Posted August 6, 2017 by administrator
Categories: Features, PrEP, Stigma

From NBC News

Following outrage by HIV advocates after UnitedHealthcare sent a rejection letter to a patient seeking Truvada — denying him due to his “high risk homosexual behavior” — the insurer announced Friday it is changing its policy for the daily HIV prevention pill “effective immediately.”

“We apologize for the insensitive language appearing in the letter and regret any difficulty it caused. We have corrected our letters, removed the prior authorization requirement for Truvada and members can fill their prescription at the network pharmacy of their choice,” a spokesperson for the company wrote in an email to NBC News Friday night.

Image: Daily Antiretroviral Pill Found To Protect Healthy From AIDS TransmissionBottles of Truvada are displayed at Jack’s Pharmacy on November 23, 2010 in San Anselmo, California. Justin Sullivan / Getty Images

The monthlong controversy started with a pre-authorization denial letter sent to Thomas Ciganko, a New York man whose physician prescribed Truvada for Pre-Exposure Prophylaxis (PrEP). While the rejection came as a surprise, the stated reason was the real shock.

“The information sent in shows you are using this medicine for high risk homosexual behavior,” the letter, dated July 11, 2017, read. In the same paragraph, however, the letter listed an approved reason for taking the medication “to reduce the risk of sexually acquired HIV-1 infection in adults at high risk.”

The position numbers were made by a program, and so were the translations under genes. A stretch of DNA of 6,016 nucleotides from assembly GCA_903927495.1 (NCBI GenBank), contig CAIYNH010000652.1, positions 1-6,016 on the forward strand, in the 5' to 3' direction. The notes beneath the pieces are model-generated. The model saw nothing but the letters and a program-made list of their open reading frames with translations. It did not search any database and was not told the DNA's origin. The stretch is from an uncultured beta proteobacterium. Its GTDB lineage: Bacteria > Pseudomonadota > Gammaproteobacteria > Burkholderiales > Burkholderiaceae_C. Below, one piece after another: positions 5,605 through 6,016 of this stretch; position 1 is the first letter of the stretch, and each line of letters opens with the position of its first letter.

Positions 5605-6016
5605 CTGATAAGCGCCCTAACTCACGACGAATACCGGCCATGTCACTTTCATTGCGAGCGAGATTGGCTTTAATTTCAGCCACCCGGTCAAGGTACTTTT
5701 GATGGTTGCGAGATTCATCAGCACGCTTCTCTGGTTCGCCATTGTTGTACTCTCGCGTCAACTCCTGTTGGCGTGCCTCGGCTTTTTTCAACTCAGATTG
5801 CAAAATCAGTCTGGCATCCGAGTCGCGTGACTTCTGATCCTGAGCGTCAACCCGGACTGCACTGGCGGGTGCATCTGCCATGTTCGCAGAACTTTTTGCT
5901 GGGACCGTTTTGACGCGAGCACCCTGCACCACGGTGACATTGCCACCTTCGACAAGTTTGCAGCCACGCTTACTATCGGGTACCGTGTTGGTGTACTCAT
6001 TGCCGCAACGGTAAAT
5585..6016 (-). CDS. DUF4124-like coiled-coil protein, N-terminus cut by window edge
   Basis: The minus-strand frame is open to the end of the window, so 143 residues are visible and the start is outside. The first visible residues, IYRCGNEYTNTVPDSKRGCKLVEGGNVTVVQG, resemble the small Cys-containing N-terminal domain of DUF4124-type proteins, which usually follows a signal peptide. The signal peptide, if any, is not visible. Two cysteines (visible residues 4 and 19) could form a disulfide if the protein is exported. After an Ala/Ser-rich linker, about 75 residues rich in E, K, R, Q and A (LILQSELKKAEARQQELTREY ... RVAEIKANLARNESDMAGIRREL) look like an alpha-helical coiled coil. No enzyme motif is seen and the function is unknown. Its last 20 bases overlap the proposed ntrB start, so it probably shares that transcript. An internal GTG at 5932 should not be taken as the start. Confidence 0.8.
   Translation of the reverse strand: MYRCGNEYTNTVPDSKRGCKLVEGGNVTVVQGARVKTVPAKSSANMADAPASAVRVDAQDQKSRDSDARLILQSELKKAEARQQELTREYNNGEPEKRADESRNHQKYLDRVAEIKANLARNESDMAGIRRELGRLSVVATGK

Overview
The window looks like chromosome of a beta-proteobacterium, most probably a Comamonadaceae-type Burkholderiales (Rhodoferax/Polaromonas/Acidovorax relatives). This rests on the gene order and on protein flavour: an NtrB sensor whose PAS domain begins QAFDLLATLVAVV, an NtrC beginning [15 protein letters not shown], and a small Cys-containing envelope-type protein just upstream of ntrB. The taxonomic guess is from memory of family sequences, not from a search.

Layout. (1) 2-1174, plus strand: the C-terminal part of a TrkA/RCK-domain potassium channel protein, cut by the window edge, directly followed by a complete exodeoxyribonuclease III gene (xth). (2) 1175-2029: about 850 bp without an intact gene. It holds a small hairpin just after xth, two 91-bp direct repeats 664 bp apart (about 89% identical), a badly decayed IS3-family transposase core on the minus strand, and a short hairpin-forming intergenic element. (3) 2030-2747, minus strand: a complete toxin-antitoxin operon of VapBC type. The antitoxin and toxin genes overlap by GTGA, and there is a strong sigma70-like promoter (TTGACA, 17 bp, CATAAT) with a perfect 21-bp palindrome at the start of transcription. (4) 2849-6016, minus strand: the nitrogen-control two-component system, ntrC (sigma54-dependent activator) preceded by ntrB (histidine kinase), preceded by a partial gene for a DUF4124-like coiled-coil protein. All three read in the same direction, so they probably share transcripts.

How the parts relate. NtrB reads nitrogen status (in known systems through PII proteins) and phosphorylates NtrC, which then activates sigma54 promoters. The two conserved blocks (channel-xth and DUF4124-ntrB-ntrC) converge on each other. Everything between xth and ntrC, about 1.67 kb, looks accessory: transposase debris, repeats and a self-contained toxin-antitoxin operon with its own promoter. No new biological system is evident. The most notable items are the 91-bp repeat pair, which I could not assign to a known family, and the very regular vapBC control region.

Read the full article on NBC News online.

How the HIV/AIDS crisis redefined the concept of family

Posted August 3, 2017 by administrator
Categories: Features

From the Washington Post

When the HIV/AIDS crisis emerged in the 1980s, New York became its epicenter. According to the New York City Department of Health and Mental Hygiene, more than 25,000 people had died of AIDS-related complications in the city by the end of 1990.

The Museum of the City of New York is presenting an exhibit on how city residents coped with AIDS.

The epidemic didn’t just create patients; it also turned New Yorkers into caretakers. “AIDS at Home: Art and Everyday Activism” at the Museum of the City of New York explores how.

Using art as a lens, the exhibition chronicles the emotional and personal effects of the epidemic. As activists took to the streets to demand research, funding and recognition, much of the response to the crisis took place behind closed doors.

As people struggled to learn how to care for their loved ones and community members, the exhibition argues, they also redefined the concept of family.

Read the article here.

AIDS deaths are on the decline thanks to medications but increasing drug resistance poses a danger

Posted July 23, 2017 by administrator
Categories: Features, Prevention

The world has made major progress in the fight against AIDS — an epidemic that over the last four decades has killed 35 million people — as increasing numbers of people gain access to life-saving treatment and the number of deaths each year fall dramatically. But there have also been setbacks, most significantly growing resistance to the drugs.

The latest statistics came out this s week in two reports, one by the United Nations AIDS agency, the other by the World Health Organization.

Here’s the epidemic today, by the numbers.